Sunday, January 15, 2006

I simply cannot fathom this type of Christian...

I don't mean those who out of desperation, are drawn to the likes of a Creflo Dollar. I mean Dollar:

It is time to pass the offering buckets at World Changers Church New York, and Troy and Cheryal Anderson are eager to give the Lord his due. They wave their blue offering envelope overhead, as all around them worshipers whoop and holler their praises to God.

Inside the envelope is 10 percent of the weekly pay Mr. Anderson takes home as an electrician's apprentice - he earns about $30,000 a year - and a little more for the church's building fund.

The Andersons, who live in the Bronx, are struggling financially. A few weeks ago, the couple, who have two young children, had no money to buy groceries. But they believe what their pastor, the Rev. Creflo A. Dollar Jr., said on this recent Saturday night about the offering time: "It's opportunity for prosperity."

"Remember," said Mr. Dollar, a familiar figure across the country because of his "Changing Your World" television show and best-selling books, "if you sow a seed on a good ground, you can expect a harvest."

Mr. Dollar, whose Rolls-Royces, private jets, million-dollar Atlanta home and $2.5 million Manhattan apartment, furnish proof to his followers of the validity of his teachings, is a leading apostle of what is known as the "prosperity gospel."

It is a theology that is excoriated in many Christian circles but is becoming increasingly visible in this country, according to religious scholars. Now, it is beginning to establish a foothold in New York City, where capitalism has long been religion...

It is the connecting of religious faithfulness, especially in giving, to material riches that causes many Christians, including other evangelicals, to accuse prosperity teachers of verging on heresy.

"Verging?" You don't take from the poor, dammit, you help them get fed. At least that's my viewpoint as a Buddhist.

But don't worry about the Dollars:

Wall Watchers, an evangelical organization that monitors the finances of Christian ministries, gave Mr. Dollar's organization an "F" grade for financial transparency in its yearly report and urged donors not to give to it and similar groups. World Changers officials say members can inspect audited financial statements on the church's finances if they desire, but they declined to release them to The New York Times.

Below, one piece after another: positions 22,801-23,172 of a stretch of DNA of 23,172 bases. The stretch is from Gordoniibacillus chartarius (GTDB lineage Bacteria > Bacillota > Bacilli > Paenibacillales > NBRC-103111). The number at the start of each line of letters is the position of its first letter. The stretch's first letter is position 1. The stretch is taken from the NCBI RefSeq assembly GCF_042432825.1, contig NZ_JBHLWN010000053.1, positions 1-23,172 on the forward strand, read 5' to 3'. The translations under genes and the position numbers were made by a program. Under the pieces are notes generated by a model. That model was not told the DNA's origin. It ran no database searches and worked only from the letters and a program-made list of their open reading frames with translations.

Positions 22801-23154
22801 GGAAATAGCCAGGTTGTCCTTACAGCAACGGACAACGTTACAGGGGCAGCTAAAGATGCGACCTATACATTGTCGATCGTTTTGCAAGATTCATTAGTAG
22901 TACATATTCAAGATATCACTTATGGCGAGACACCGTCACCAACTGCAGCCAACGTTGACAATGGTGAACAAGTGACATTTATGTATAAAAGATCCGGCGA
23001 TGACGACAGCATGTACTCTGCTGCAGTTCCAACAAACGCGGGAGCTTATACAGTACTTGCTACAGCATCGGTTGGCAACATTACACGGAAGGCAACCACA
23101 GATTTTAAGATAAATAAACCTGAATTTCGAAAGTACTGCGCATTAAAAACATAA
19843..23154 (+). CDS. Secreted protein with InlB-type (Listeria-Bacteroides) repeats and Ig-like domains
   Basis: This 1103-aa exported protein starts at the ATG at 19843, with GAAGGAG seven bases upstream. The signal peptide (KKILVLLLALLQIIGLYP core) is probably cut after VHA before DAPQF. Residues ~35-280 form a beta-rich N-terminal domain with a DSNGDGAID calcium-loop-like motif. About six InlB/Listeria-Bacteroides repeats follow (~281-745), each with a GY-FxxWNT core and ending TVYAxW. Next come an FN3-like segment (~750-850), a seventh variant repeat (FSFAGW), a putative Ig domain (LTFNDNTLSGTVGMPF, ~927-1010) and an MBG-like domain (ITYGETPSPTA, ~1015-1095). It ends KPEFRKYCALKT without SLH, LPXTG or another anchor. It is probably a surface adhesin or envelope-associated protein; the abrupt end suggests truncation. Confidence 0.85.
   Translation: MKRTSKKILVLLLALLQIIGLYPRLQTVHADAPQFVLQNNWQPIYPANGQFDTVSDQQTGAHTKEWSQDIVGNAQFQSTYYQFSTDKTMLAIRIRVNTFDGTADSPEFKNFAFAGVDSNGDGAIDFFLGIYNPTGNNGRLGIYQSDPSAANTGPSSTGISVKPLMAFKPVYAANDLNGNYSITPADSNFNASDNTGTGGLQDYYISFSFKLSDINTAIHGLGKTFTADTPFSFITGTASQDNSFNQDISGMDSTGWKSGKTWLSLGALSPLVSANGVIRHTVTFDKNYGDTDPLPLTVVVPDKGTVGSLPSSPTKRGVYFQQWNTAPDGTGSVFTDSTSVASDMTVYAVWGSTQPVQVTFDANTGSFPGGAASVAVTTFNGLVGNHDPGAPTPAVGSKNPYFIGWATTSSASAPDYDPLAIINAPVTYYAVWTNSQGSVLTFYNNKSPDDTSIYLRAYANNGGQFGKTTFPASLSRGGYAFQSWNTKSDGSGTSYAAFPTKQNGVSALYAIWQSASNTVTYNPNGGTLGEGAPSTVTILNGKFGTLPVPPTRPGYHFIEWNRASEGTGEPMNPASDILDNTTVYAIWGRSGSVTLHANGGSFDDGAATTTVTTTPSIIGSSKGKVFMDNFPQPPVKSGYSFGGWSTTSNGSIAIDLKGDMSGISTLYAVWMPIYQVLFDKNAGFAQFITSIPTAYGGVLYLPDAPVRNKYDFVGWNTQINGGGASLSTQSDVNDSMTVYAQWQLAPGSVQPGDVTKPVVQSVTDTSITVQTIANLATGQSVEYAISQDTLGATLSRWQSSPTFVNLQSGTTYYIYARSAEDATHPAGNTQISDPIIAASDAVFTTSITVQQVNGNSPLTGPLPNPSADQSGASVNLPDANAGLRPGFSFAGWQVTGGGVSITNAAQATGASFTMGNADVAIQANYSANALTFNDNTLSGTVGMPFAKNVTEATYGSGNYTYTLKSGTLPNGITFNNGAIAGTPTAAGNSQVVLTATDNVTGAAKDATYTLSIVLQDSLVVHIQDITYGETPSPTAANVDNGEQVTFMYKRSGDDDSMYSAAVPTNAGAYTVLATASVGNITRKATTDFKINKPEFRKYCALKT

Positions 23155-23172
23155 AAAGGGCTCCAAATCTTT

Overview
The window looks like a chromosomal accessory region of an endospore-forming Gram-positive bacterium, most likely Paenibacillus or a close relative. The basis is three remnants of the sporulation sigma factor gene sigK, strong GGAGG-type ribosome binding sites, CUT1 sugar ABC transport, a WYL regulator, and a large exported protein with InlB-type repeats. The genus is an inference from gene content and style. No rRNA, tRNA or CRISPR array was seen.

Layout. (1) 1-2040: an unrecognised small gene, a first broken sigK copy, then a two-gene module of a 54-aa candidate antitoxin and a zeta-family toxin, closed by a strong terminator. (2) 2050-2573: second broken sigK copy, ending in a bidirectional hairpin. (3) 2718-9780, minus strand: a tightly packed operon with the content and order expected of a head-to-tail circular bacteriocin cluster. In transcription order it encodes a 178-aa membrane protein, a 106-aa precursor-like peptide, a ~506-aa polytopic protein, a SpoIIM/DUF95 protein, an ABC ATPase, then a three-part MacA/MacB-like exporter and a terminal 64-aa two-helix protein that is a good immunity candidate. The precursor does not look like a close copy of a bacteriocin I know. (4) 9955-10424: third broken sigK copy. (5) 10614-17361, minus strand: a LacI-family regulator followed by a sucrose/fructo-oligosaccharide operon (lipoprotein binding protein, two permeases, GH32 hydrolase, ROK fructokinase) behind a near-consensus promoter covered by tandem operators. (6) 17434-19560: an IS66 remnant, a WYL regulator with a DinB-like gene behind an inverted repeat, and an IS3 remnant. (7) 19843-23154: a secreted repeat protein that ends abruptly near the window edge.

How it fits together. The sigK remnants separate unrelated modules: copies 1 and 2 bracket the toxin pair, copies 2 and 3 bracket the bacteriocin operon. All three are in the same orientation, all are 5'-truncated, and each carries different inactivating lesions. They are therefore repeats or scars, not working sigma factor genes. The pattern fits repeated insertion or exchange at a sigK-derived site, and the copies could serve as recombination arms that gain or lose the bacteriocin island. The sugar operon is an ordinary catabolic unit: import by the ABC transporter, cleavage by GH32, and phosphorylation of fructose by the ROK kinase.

According to church officials, the New York church collects an average of $345,000 a month, which works out to more than $4 million annually; the Atlanta church's operating budget is $80 million a year. The offering collected in New York stays entirely in New York, Mr. Dollar said.

About $800,000 of it goes toward renting the theater in Madison Square Garden; an additional $84,000 pays for the church's rented office space nearby; only about $120,000 is spent on the salaries of three people who are on staff. The bulk of the rest, according to church officials, is designated for the church's building fund. The church hopes to raise $200 million for a complex in the city.

Mr. Dollar's salary is set by a compensation board at the Georgia church, but he declined to reveal it. He also declined to say how much of his salary and fees he donates back to the church, except to say that he is one of the church's biggest givers.

He and his wife live in a million-dollar mansion in Atlanta that is owned by the church. He has said that his two Rolls-Royces were gifts from congregants. But shortly after he started the New York church, he and his wife, Taffi, purchased a $2.5 million apartment in the new Time Warner Center on their own.

The shorter version of the rest of the article is: As for the Andersons, they'll get pie in the sky when they die.

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